Our meeting I can ne'er forget.

Ob! would some modern muse inspire,
And seat her by a sea-coal fire;
Or had the bard at Christmas written,
And laid the scene of love in Britain;
He, surely, in commiseration,
Had chang'd the place of declaration.
In Italy, I've no objection,
Warm nights are proper for reflection;
But here our climate is so rigid,
That love itself, is rather frigid:
Think on our chilly situation,
And curb this rage for imitation.
Then let us meet, as oft we've done,
Beneath the influence of the sun;
Or, if at midnight I must meet you,
Within your mansion let me greet you:
Trere, we can love for hours together,
Much better, in such snowy weather,
Than plac'd in all th’ Arcadian groves,
That ever witness'd rural loves;
Then, if my passion fail to please,
Next night I'll be content to freeze;
No more I'll give a loose to laughter,
But curse my fate, for ever after.'

(First printed, December, 1806.)

What, though we never silence broke,
Our eyes a sweeter language spoke;
The tongue in flattering falsehood deals,
And tells a tale it never feels;
Deceit, the guilty lips impart,
And hush the mandates of the heart;
But soul's interpreters, the eyes,
Spurn such restraint, and scorn disguise.
As thus our glances oft convers'd,
And all our bosoms felt rehears'd,
No spirit, from within, reprov'd us,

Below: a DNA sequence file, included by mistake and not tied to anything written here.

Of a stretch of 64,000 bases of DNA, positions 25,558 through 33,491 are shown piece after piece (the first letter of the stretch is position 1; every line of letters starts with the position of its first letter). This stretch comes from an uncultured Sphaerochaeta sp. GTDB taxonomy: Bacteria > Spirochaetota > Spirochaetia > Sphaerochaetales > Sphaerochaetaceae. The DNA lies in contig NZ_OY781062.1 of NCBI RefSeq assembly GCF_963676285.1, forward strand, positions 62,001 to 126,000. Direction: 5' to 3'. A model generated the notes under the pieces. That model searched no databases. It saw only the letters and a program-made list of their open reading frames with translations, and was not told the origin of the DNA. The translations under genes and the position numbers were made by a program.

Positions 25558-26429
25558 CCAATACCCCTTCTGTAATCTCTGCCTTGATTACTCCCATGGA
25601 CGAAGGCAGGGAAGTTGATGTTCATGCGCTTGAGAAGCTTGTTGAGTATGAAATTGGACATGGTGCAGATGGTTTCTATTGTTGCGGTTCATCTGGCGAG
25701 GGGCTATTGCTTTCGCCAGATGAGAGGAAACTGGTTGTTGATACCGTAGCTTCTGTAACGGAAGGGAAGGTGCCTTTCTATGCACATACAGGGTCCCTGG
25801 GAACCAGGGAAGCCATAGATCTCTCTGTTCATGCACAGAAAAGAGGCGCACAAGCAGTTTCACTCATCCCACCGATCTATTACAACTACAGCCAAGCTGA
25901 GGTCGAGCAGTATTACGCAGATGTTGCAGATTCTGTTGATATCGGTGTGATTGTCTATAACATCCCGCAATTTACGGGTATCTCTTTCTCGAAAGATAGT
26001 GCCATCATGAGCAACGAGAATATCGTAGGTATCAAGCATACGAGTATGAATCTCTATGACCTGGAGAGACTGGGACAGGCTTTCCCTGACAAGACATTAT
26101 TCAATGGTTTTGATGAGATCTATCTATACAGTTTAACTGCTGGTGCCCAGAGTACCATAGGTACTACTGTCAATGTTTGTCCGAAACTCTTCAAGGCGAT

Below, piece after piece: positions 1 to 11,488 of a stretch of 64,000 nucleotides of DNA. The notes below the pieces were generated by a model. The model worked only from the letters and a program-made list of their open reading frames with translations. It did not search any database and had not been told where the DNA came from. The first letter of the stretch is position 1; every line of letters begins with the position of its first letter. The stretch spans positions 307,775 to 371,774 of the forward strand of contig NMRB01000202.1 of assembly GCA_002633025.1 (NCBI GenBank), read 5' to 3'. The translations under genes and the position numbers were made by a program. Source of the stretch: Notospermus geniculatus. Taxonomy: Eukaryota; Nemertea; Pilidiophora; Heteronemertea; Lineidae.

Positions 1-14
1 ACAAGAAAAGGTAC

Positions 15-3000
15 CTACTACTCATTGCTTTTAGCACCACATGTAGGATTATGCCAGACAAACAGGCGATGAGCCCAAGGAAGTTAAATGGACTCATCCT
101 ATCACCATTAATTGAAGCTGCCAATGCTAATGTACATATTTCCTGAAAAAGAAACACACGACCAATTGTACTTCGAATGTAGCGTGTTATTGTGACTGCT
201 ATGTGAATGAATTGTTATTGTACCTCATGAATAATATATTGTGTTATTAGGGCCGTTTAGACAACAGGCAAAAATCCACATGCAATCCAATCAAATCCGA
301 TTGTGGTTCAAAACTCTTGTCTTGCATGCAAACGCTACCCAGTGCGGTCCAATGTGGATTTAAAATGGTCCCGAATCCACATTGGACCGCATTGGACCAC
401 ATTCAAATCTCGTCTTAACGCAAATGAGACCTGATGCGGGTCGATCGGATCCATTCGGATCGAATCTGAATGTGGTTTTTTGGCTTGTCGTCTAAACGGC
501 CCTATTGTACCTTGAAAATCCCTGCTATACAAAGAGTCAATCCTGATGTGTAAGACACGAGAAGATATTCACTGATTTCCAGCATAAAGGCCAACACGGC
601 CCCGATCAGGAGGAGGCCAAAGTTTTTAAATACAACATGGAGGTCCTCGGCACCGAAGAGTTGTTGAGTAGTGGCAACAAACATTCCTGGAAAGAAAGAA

Say rather, “'twas the spirit mov'd us.”
Though, what they utter'd, I repress,
Yet I conceive thou’lt partly guess;
For as on thee, my memory ponders,
Perchance to me, thine also wanders.
This, for myself, at least, I'll say,
Thy form appears through night,

through day;
Awake, with it my fancy teems,
In sleep, it smiles in fleeting dreams;
The vision charms the hours away,
And bids me curse Aurora's ray
For breaking slumbers of delight,
Which make me wish for endless night.
Since, oh! whate'er my future fate,
Shall joy or woe my steps await;
Tempted by love, by storms beset,
Thine image, I can ne'er forget.

TO A BEAUTIFUL QUAKER.? SZLET girl! though only once we met, Taat meeting I shall ne'er forget;

In the above little piece the author has been xrised by some candid readers of introducing

Alas! again no more we meet,
No more our former looks repeat;
Then, let me breathe this parting prayer,
The dictate of my bogom's care:
"May Heaven so guard my lovely

quaker,
That anguish never can o'ertake her;
That peace and virtue ne'er forsake her,
But bliss be aye her heart's partaker!
Oh! may the happy mortal, fated
To be, by dearest ties, related,
For her, each hour, new joys discover,

tame of a lady (Julia Leacroft) from whom 52s some hundred miles distant at the time mas untten; and poor Juliet, who has slept wing in the tomb of all the Capulets.” has red carerted, with a trifling alteration of her care, into an English damsel, walking in a eiden of their own creation during the month

December, in a village where the author never paged a winter. Such has been the candour some ingenious critics. We would advise

laboral commentators on taste and arbiters of derorum to read Shakespeare.

Having heard that a very severe and inOrade censure has been passed on the above Ben. I beg leave to reply in a quotation from 20 airtired work, Cari's Stranger in France. - Ed. 1803. cap. xvi., p. 171.) “As we were templating a painting on a large scale, in thib, among other figures, is the uncovered brale length of a warrior, a prudish-looking 205, who seemed to have touched the age of esperation, after having attentively surveyed

through her glass, observed to her party that tere was a great deal of indecorum in that pinture Madame S. shrewdly whispered in my car that the indecorum was in the remark.'

(bom the author saw at Harrowgate.”

- Note.)